Ask most basketball fans what Princeton coach Pete Carril’s greatest idea was and the answer will be the Princeton offense.

It’s true that the slow-down offense, featuring lots of movement without the ball and backdoor layups brought fame to Princeton and Carril, who between 1967 and 1996 compiled a 514-261 record, the best record of any Ivy league coach, culminating in an upset of defending national champion UCLA in the first round of the NCAA tournament in 1996. The Daily Princetonian’s headline the next day was simply David 43, Goliath 41.

But beyond the the Xs and Os of basketball strategy, Carril brought some other ideas to the game. Carril, who grew up in a Spanish community in Bethlehem, PA., where his father worked at Bethlehem Steel, had different values and life experiences than many of his Ivy League players. Carril’s other bright idea may have been to address those differences directly:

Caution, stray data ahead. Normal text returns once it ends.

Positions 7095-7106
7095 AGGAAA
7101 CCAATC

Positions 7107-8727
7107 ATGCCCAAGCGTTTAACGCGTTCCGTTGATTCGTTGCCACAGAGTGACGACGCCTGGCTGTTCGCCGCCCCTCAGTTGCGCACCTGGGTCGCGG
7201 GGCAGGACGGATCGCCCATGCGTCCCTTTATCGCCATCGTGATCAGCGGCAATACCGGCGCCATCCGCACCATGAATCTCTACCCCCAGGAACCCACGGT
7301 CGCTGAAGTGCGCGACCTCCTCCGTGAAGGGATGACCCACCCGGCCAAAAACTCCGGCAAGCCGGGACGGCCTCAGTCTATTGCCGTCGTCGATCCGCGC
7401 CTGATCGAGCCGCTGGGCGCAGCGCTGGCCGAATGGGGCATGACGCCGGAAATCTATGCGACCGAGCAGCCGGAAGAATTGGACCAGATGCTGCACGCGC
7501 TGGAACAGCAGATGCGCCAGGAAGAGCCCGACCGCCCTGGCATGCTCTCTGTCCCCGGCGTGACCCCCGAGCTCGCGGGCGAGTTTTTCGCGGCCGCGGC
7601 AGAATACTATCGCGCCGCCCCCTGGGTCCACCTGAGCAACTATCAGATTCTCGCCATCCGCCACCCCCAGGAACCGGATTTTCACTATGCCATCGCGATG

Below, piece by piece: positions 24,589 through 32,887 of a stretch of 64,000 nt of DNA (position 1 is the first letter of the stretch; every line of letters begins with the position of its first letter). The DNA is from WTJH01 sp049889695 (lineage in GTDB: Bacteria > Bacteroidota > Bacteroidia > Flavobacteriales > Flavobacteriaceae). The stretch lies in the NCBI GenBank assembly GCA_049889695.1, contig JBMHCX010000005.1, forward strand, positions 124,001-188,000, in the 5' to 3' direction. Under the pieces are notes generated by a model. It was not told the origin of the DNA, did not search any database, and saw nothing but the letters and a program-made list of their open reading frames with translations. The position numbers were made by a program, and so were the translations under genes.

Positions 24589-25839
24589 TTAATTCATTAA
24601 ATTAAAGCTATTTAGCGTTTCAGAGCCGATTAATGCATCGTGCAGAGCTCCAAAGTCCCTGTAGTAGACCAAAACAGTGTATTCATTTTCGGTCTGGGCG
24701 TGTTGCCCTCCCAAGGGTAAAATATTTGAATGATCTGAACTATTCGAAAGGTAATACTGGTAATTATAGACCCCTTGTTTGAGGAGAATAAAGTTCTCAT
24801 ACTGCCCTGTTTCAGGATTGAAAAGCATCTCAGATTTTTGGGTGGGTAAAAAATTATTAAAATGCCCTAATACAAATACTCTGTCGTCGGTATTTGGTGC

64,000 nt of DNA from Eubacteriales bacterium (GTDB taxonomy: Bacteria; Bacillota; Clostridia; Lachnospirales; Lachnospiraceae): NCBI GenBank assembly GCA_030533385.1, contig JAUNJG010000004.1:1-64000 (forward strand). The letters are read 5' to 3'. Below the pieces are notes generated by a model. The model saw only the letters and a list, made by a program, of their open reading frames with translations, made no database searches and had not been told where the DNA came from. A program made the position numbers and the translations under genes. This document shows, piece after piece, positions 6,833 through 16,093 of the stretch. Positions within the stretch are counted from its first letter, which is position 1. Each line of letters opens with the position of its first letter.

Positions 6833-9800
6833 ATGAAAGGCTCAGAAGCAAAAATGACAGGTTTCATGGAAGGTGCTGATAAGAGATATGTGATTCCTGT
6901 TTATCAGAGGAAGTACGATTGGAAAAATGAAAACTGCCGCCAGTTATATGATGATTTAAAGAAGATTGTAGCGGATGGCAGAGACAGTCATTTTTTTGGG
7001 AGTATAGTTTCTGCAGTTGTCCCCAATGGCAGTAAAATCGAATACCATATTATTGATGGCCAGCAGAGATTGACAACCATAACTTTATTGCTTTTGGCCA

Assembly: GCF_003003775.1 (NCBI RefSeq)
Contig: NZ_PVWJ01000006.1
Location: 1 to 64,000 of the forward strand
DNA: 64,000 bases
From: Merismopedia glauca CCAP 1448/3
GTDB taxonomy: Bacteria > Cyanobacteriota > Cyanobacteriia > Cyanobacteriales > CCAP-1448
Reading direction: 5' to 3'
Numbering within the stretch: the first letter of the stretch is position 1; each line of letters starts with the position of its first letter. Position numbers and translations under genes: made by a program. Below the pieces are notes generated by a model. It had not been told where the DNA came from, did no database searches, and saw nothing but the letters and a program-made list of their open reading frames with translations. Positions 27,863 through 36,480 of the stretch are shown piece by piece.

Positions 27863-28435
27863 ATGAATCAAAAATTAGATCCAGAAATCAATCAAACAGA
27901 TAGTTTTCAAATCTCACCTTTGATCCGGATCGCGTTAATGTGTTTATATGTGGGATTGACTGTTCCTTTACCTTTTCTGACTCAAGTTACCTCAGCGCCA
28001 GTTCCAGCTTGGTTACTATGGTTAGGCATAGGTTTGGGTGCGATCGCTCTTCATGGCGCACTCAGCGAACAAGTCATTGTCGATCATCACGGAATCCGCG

“It is characteristic of an intelligent person that he does not jump into something without first examining the options. Here in Jadwin Gym, you cannot intellectualize, you cannot examine 50 alternatives, you cannot resort to committees and subcommittees. You cannot tell me this is a good idea, or how to win a game. You got to Princeton because you learned to use your head, but using your head is only half of life. The heart, the emotions are something else. If you could solve all your problems by using your head, that’s one thing, but you can only solve math problems that way,” the coach was quoted as saying in Dan White’s definitive 1978 biography, “Play to Win.”

“Here you have to be ready to share. You have to worry less about yourselves and more about the team. In a team sport like basketball, every time you help somebody else, you help yourself. What an incredible irony. You can have no hang-ups about points. Each has to understand what contribution each can make, when to shoot, when not to shoot. As a team, your courses of action are now more limited because you belong to a team. There is no degree of passing the ball, no degree of winning. You either win or you fail.”

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